A first-generation Native American college student and freshman at Bismarck State College was selected to join a five-week scholars program at NASA.
Chantel Andrade was chosen from 348 community college students from across the nation to take part in the NASA Community College Aerospace Scholars project. Last week, Andrade and other students in the program took a four-day trip to the John C. Stennis Space Center in Hancock County, Miss., where they met with NASA experts and formed teams that established fictional companies interested in Mars exploration. Her team, the "Naviators," won.
"It was really fun and exciting," said Andrade, who is completing her first year at BSC. She plans to get a two-year associate's degree then transfer to the University of North Dakota for aerospace engineering.
Andrade, 21, grew up in White Shield. She's an enrolled member of the Mandan, Hidatsa and Arikara Nation and is the first in her immediate family to go to college.
The NASA project is partially funded by the Minority University Research and Education Program, whose goal is to recruit groups traditionally underrepresented into STEM fields.
For the past 20 years, Native Americans and Alaska Natives have earned about 1 percent of bachelor’s degrees in science and engineering fields in the U.S., according to a recent report from the National Center for Science and Engineering Statistics. Native American women make up 1 percent or less of science and engineering jobs.
Last spring, Andrade decided to apply for college after she connected with Tracey Baker, a mentor with a program at UND that aims to connect members of the Three Affiliated Tribes with employment and educational opportunities.
Baker works for UND's RAIN (Recruitment-Retention of American Indians into Nursing) MHA Education Pipeline Program. She's a mentor based at the Bismarck State College campus and enrolled member of MHA Nation, as well. In the fall, Baker helped Andrade apply for the program at NASA by writing a letter of recommendation.
“I thought it was a perfect fit for her," Baker said. "(This is) something she's very passionate about and interested in."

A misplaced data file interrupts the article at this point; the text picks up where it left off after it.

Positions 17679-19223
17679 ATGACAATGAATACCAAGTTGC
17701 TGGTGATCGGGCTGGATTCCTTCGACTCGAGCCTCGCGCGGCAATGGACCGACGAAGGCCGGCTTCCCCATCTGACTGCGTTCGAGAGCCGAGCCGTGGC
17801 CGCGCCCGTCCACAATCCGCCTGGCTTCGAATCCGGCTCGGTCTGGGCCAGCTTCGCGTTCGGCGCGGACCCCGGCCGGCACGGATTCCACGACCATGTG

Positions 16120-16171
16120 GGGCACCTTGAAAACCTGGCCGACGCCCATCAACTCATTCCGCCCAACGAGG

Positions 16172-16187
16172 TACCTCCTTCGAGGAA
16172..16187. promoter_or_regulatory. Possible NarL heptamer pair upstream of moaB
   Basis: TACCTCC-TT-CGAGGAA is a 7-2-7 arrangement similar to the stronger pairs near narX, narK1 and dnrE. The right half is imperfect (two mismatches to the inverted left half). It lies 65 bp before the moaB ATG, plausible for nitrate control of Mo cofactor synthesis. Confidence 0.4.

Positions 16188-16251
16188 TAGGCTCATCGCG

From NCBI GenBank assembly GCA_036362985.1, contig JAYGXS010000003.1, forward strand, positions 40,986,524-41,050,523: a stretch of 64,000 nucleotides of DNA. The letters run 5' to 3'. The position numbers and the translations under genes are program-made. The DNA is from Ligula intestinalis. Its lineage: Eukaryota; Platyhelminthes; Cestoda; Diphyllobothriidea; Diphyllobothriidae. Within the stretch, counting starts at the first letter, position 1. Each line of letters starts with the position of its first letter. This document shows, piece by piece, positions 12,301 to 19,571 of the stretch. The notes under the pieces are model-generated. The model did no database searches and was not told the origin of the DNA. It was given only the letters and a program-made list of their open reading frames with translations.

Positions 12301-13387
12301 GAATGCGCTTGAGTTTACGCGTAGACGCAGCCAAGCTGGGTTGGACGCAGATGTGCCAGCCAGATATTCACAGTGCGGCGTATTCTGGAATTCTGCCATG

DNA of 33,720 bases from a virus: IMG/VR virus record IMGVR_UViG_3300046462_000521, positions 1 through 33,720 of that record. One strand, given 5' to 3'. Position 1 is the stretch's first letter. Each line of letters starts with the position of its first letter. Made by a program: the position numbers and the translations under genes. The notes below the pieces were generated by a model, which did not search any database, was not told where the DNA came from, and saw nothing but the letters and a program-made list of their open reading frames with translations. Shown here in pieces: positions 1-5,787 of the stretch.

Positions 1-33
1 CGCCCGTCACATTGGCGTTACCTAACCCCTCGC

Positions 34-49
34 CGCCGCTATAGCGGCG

Andrade said her interests since she was young have aligned with "anything to do with space." But in high school and up until college, she still wasn't sure what career to pursue.
Andrade came upon the NASA project while searching online for opportunities for students in their first year of college. She applied in December for the program and wrote an essay on why she wanted a NASA experience, including her childhood hopes of going to space and being a proud Native American in a STEM career, maybe one day working with NASA. She also completed a several weeks-long course through NASA. She did well in the course, earning a 100 percent on the quizzes. After completing the course, she found out she was going to visit to the Stennis Center.
During her trip to the Stennis Center, she rubbed elbows with NASA experts and learned about aerospace research. Andrade said her team built a small rover out of a Lego kit and created a company plan.
"On our last day, we had a presentation and tried to get funding from NASA headquarters for our company," Andrade said. “When my team won the competition, we got … little pins, and they played us a message from Peggy Winston, who gave us a congratulations and good luck video.”
Andrade said her dream job would be being apart of NASA's upcoming exploration plans by building a spacecraft as an aerospace engineer or becoming an astronaut. She was encouraged to apply for internships at NASA, which she may do for next spring.
Baker said she was not surprised when she heard Andrade got into the NASA program and thinks Andrade has a bright future ahead of her.
“I was very proud that she had the courage to apply," Baker said.